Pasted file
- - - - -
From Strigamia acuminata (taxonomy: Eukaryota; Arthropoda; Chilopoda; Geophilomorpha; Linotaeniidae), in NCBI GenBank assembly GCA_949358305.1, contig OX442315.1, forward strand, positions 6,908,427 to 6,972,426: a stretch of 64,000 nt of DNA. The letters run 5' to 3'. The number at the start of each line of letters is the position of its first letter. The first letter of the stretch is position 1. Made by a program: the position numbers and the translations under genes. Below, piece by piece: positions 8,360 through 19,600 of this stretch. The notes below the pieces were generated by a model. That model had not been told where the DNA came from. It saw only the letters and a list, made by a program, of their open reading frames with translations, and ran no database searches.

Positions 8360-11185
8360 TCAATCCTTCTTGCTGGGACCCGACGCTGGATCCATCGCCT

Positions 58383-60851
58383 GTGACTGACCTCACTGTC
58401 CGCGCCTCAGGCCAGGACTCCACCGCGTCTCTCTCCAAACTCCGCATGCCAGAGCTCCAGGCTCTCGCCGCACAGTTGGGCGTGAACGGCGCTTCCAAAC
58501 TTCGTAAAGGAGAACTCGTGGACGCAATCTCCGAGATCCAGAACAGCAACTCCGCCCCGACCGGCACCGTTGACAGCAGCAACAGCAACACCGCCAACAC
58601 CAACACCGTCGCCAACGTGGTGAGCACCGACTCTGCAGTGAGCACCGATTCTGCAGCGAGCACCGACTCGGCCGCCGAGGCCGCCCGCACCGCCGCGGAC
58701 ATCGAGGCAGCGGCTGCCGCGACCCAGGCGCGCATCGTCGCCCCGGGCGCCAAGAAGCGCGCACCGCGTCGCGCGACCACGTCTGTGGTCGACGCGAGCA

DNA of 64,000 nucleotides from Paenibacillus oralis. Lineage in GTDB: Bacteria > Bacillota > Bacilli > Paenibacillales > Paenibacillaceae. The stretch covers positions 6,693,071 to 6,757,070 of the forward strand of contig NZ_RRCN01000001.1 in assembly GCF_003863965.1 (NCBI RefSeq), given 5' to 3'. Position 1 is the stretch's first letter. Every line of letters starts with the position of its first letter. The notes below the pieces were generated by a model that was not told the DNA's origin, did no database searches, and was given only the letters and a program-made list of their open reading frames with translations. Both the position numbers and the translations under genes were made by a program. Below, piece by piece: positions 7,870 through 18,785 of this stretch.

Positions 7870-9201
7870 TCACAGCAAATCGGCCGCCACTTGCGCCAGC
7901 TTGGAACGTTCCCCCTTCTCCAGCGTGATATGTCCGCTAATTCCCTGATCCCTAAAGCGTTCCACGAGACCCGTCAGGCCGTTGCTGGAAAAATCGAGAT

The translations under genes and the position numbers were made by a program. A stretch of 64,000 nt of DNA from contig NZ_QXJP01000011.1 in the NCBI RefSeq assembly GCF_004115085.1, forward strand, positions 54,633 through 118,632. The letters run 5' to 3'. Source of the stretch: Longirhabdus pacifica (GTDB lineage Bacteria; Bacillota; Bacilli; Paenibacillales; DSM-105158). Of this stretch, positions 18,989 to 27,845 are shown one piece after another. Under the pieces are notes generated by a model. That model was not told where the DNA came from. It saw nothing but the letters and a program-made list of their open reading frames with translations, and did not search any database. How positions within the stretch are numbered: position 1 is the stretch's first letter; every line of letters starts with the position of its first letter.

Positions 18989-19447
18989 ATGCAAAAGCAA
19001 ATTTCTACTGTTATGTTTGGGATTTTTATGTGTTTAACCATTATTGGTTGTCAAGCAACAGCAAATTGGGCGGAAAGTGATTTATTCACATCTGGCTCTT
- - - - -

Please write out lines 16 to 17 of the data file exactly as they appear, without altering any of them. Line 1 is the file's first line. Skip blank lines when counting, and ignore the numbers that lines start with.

18989 ATGCAAAAGCAA
19001 ATTTCTACTGTTATGTTTGGGATTTTTATGTGTTTAACCATTATTGGTTGTCAAGCAACAGCAAATTGGGCGGAAAGTGATTTATTCACATCTGGCTCTT